Art for Alzheimer's

By Jennifer Bradley, Staff Writer

Loved ones with dementia or Alzheimer's may be struggling from the four "A's" of the disease -anxiety, agitation, aggression and apathy.  Another "A" is a proven way to lessen the other symptoms, while providing a sense of peace and familiarity for loved ones. That is "Art."

Many museums and other art-based facilities nationwide are recognizing the importance of what they can offer to the growing memory loss and Alzheimer's-stricken population. For caregivers, this is a welcomed and enriching way to improve their loved one's quality of life. Medical care is essential, but many caregivers struggle with finding ways to give care in a more meaningful manner.

Communication through Art

Caregivers know that when dementia or Alzheimer's takes away a person's ability to communicate clearly, or at all, it's frustrating for a loved one. Art has been found to give back the ability of self-expression to these people, and a sense of connection with others.

Art, whether through paintings, dance, music, folk art, or relics of an era gone by, is a way to bridge a loved one's personality and life experiences with their present-day lives. This is especially important in those with memory loss. As with any other person, people with dementia or Alzheimer's know what they like, and are able to express that consistently, even through non-verbal cues.

Alzheimer's and dementia damage the portions of the brain that have to do with memory and planning complex tasks, while the areas involved in emotion and aesthetic appreciation are functional for much longer.  Experts say that looking at paintings and other art mediums activate those preserved systems and stimulate the brain. Research shows that participating in art-focused programs helps relieve symptoms of depression, improve cognition and also increase social skills.

Many skilled care and assisted living facilities are tapping into this knowledge to reach their population in a more engaging manner. Old photographs, even if not of personal acquaintances or places, are a way to prompt memory and discussion. Many people will recognize a farm, and whether it's their own or not, have stories to go with that picture.

Group-living homes are found decorated with corporate prints, more suited to a hotel or office. Loved ones will be more appreciative of art that speaks to them. The same can be said if a loved one lives with a caregiver. Taking the time to make a home engaging and surrounded by art which strikes memories is a benefit for all.

Museums Making a Difference

In addition to art experiences at home, museums nationwide are beginning to recognize the ability they have to give loved ones with memory loss a place to regain a piece of their formal selves.

New York's Museum of Modern Art and the Hearthstone Alzheimer's Family Foundation have created "Meet Me at MoMA", for both loved ones and caregivers. It is tailored to the memory impaired and available once a month, during a time in which the museum closes. This helps eliminate the anxiety many loved ones feel in crowds, and allows for a much more enriching experience.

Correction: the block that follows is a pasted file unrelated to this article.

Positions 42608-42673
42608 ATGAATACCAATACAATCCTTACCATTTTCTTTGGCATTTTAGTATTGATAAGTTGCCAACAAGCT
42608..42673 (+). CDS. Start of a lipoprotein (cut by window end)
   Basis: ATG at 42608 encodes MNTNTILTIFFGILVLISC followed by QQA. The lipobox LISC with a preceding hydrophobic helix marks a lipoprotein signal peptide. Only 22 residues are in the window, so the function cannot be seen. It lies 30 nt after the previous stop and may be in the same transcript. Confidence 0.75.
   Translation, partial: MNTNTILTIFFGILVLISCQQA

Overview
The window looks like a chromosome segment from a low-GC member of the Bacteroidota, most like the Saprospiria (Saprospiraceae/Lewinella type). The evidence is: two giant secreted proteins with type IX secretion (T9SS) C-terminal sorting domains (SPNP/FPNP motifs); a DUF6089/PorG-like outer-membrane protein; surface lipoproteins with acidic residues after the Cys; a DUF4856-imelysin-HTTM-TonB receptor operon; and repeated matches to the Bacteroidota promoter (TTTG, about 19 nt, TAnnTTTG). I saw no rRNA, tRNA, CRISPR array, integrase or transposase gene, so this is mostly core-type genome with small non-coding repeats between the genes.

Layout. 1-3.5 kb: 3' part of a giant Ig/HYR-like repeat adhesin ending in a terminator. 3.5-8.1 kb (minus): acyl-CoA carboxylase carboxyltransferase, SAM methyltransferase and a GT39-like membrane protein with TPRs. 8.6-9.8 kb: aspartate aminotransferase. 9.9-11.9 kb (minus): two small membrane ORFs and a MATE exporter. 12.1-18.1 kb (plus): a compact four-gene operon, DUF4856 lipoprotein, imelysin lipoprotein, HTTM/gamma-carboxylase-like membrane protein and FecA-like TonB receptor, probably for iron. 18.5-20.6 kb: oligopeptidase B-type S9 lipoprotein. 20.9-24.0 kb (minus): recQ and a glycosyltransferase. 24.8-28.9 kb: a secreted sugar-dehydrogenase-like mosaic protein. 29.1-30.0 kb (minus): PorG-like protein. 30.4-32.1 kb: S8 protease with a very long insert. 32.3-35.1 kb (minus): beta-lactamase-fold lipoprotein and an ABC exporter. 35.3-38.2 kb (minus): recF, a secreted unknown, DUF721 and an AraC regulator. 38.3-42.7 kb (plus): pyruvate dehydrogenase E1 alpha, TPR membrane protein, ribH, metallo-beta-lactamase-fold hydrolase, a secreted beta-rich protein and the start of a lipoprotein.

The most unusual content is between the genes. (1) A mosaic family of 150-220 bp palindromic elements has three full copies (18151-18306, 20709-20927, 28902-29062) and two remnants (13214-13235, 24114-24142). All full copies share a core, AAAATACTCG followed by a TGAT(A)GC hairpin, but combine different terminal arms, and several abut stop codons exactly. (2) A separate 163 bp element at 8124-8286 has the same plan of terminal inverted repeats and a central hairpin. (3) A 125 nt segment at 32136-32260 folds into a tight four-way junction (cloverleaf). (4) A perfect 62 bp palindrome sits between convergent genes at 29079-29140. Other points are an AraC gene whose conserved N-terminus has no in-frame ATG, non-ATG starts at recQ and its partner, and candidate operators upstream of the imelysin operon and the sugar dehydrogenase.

The New York University School of Medicine has evaluated the program, and found that effects were positive. Caregivers report fewer problems during the week following the visit to the museum. Loved ones show better moods and self-esteem, while caregivers also feel an increase in support socially.

Many museums in the New York area offer such programs, including the Rubin Museum of Art in Manhattan, the Metropolitan Museum of Art, Modern Museum of Modern Art, among others.

In the Midwest, the Walker Art Center in Minneapolis hosts "Contemporary Journeys." This tour and art-marking program is available in two ways:  groups can schedule a tour or art lab in advance, or individuals can register for regularly scheduled morning programs.

Wisconsin's Milwaukee Public Museum is one of ten museums in that state which were awarded funding to create programming for beginning to mid-stage Alzheimer's patients and those suffering with other forms of dementia. In Milwaukee, SPARK! features interactive exhibit experiences, through which specially trained staff help with discussions, object handling and other multi-sensory activities.

Another such endeavor is the "Connections Program" at the Cameron Art Museum in Wilmington, Delaware. This group uses old costumes from a variety of eras to spark memory and engagement from loved ones with memory loss.

Instead of the traditional lecture programs, these programs are inquiry-based and do not require any prior art knowledge.  When leading tours, the specially trained guides at these facilities will engage everyone by asking questions such as: "What do you see, and what do you think of the colors?" instead of, "Who knows who Picasso is?"

A lecturer at the MoMA program says that such experiences offer loved ones, and caregivers:

  • an opportunity for personal growth,

  • idea exchange without needing to rely on short-term memory,

  • opportunity to access long-term memories,

  • insight into a loved one's ideas and interests,

  • means to make connection between experiences and the world

  • social setting, and

  • respite, both physically and psychologically.

The Alzheimer's Association fully endorses these programs and lists many of them on its Web site, www.alz.org. The Alzheimer's Reading Room also lists many of the museums, including those in Ohio, Kentucky, Missouri, California, and Illinois. Caregivers can see www.alzheimersreadingroom.com for more information, or contact the local branch of the Alzheimer's Association for local options.


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